# State /


Wind Power Capacity Proposed
Installed capacity Under construction or committed
Projects Turbines Total MW Penetration (%)[12][13] Projects Total MW
1 Victoria 31 1,004 2,610 13.3 10 1,537
2 South Australia 24 820 2,053 41.5 1 86
3 New South Wales 20 698 1,902 6.8 4 729
4 Western Australia 16 ? 638 12.9 4 746
5 Tasmania 5 194 563 14.2 0 0
6 Queensland 2 73 193 2.1 4 826
Australia 98 2,789+ 7,959 9.9 23 3,924

South Australia provided 29.2% of Australia's wind power in 2019, accounting for 41% of the state electricity needs in 2019. By the end of 2011, wind power in South Australia reached 26% of the state electricity generation, edging out coal-fired power for the first time. At that stage, South Australia, with only 7.2% of Australia's population, had 54% of Australia's installed wind capacity.

Victoria also has a substantial system, which provided 27.8% of Australia's wind power in 2019. In August 2015, the Victorian government announced financial backing for new wind farms as part of a push to encourage renewable energy in the state. This was supposed to bring forward the building of a modest 100 MW of new wind energy in the state, worth $200 million in investment. The government estimated that 2400 MW worth of Victorian projects had been approved but were yet to be built.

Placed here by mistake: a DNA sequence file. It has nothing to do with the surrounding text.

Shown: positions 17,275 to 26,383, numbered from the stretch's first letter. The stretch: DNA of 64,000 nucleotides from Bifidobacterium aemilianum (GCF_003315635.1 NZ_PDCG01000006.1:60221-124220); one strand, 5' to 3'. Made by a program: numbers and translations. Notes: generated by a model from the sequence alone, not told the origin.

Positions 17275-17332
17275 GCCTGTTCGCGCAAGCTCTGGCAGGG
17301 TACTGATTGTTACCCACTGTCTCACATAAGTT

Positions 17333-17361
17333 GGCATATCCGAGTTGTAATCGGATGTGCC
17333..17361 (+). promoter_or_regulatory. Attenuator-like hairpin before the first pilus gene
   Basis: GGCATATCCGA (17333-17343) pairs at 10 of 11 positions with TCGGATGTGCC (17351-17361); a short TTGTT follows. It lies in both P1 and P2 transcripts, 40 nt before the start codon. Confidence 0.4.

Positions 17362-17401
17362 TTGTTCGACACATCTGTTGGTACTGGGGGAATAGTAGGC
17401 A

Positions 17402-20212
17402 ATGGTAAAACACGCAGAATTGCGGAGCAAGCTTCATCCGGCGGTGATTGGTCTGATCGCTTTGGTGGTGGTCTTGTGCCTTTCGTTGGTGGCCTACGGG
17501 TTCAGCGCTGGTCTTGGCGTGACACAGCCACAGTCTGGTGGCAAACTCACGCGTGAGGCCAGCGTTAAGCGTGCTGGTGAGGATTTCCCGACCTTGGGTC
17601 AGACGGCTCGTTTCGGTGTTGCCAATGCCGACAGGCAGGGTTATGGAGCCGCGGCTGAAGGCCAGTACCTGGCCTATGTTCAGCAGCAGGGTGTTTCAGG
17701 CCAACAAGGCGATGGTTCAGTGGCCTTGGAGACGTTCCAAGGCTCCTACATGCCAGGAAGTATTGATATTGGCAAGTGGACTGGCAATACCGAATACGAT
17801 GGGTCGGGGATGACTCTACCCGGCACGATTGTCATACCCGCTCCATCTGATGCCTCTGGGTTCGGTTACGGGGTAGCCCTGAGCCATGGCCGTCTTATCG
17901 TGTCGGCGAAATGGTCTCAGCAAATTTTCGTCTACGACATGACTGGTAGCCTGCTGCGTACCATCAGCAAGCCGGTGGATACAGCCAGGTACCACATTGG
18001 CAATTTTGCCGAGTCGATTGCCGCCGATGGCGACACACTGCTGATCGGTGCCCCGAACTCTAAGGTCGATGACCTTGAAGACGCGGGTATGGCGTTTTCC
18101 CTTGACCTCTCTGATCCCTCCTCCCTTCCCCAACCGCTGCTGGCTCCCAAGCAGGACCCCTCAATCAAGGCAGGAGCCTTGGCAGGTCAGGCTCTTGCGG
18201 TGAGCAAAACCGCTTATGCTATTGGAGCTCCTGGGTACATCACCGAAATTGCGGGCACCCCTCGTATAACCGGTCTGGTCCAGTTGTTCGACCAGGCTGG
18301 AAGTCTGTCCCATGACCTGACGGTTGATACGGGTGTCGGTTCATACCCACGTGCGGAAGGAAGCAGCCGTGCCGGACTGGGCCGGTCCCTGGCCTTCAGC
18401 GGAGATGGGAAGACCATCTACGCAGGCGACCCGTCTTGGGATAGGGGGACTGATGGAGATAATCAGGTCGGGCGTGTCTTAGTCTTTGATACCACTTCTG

Installed capacity (nameplate) is the theoretical maximum capacity of the engineered design in perfect operating conditions. The accepted AEMO rating is the capacity factor rating that adds up to 30 to 35 per cent of installed/nameplate capacity. And then, depending on the wind turbine location, there is a loss of energy in the feeder transmission line (depending on length) leading to the main electricity grid.


Cullerin Range Wind Farm in New South Wales.

Main article: Wind power § Economics

Wind developments typically involve significant upfront capital costs, while operating costs are relatively low. However, maintenance costs can add up over time due to the need for periodic replacement of components subject to wear.

By contrast, conventional energy sources such as gas and coal require large capital investments and ongoing operating costs. Gas and coal power stations also typically have much longer working lives when compared to wind turbines. When properly maintained, coal and gas plants can continue operating for up to three times longer than wind turbines.[citation needed]

These differing cost profiles make it challenging to directly compare the costs of alternative energy sources. Wind power may be a more attractive option for some due to its low operating costs, but the high upfront capital costs may be prohibitive for others. Similarly, while coal and gas-fired power stations require significant ongoing investment, their longer working lives may make them a more cost-effective option over the long term.

Despite these complexities, existing data indicate that wind energy is one of the most cost-efficient renewable energy sources but approximately two times the cost of coal-generated power in 2006.[1] When the costs associated with pollution were factored in, it was competitive with coal- and gas-fired power stations even then. By 2014, wind had the lowest levelised cost of energy (LCOE) of any power source in Australia.[failed verification]

A 2012 study by SKM on the economic benefits of wind farms in Australia[14] found that, for every 50 MW in capacity, a wind farm delivered the following benefits: